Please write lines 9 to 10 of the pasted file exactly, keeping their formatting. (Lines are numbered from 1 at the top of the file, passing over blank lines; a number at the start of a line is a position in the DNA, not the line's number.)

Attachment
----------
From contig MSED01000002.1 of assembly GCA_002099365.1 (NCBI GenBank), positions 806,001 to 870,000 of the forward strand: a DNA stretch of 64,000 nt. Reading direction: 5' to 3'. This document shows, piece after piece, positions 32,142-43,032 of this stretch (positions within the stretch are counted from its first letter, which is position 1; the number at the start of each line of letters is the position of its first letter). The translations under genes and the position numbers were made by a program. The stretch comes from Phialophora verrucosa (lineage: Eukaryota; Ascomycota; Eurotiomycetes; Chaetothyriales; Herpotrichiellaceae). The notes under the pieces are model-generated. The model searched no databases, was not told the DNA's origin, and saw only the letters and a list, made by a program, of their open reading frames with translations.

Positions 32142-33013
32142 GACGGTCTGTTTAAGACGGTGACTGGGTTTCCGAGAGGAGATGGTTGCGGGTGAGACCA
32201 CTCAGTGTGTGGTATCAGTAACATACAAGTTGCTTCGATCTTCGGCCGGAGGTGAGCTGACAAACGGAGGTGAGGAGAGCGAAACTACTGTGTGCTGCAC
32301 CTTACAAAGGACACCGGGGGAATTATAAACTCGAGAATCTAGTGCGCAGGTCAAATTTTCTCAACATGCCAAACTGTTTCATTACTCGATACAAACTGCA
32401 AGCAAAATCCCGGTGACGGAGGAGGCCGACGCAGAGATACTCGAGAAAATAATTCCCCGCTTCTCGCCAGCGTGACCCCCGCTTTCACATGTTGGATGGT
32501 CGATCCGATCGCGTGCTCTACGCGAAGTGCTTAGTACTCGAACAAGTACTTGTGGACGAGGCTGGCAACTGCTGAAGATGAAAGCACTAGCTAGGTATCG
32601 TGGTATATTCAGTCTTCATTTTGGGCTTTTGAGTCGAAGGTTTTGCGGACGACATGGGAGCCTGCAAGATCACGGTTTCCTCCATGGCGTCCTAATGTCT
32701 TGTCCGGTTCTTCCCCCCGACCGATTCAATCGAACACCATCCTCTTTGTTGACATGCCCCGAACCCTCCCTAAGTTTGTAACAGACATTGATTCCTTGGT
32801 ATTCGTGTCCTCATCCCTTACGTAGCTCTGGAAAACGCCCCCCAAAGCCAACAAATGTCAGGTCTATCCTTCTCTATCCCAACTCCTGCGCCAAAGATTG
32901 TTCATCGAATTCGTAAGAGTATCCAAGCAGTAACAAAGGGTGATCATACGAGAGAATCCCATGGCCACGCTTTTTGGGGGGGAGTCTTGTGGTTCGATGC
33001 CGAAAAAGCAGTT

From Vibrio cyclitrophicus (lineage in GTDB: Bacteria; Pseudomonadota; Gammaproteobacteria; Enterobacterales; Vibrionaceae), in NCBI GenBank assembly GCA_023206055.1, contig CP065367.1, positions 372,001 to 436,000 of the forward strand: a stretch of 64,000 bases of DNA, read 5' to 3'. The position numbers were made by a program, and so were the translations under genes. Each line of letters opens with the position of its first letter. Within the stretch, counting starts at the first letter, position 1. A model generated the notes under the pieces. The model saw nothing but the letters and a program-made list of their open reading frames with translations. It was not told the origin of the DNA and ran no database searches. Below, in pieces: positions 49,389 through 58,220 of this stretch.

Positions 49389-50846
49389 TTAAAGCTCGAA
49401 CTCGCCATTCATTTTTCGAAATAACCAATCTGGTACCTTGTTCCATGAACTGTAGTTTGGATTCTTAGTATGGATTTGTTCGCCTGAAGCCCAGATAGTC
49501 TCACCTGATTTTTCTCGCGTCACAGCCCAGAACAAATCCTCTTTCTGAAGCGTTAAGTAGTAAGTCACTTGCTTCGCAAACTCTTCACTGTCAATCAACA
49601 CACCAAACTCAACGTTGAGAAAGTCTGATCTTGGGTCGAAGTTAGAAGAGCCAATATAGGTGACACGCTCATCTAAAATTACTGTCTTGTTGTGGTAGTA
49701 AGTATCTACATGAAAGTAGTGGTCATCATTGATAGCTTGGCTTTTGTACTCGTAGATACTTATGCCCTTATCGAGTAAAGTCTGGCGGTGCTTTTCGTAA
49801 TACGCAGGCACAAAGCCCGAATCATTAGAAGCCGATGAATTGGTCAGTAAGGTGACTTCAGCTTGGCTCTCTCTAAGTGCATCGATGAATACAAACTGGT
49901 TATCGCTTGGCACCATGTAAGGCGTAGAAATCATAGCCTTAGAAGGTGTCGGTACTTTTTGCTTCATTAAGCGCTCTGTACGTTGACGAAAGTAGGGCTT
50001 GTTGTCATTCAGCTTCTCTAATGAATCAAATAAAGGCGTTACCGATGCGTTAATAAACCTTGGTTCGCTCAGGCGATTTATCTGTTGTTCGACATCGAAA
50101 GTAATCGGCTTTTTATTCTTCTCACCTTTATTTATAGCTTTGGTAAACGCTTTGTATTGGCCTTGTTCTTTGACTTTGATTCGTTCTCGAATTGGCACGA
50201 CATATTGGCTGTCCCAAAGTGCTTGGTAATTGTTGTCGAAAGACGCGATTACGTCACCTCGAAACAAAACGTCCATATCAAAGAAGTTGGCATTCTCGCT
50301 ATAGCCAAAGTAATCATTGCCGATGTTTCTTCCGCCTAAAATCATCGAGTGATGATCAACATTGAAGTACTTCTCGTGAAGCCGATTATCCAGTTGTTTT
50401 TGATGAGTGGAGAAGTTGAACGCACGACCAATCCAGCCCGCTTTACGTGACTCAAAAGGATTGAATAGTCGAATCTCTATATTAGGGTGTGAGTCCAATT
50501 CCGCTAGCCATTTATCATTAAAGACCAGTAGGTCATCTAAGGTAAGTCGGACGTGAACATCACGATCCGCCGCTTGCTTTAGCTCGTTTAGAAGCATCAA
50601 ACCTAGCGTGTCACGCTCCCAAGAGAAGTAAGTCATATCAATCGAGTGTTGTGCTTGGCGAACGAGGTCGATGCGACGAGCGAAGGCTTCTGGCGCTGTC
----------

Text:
32701 TGTCCGGTTCTTCCCCCCGACCGATTCAATCGAACACCATCCTCTTTGTTGACATGCCCCGAACCCTCCCTAAGTTTGTAACAGACATTGATTCCTTGGT
32801 ATTCGTGTCCTCATCCCTTACGTAGCTCTGGAAAACGCCCCCCAAAGCCAACAAATGTCAGGTCTATCCTTCTCTATCCCAACTCCTGCGCCAAAGATTG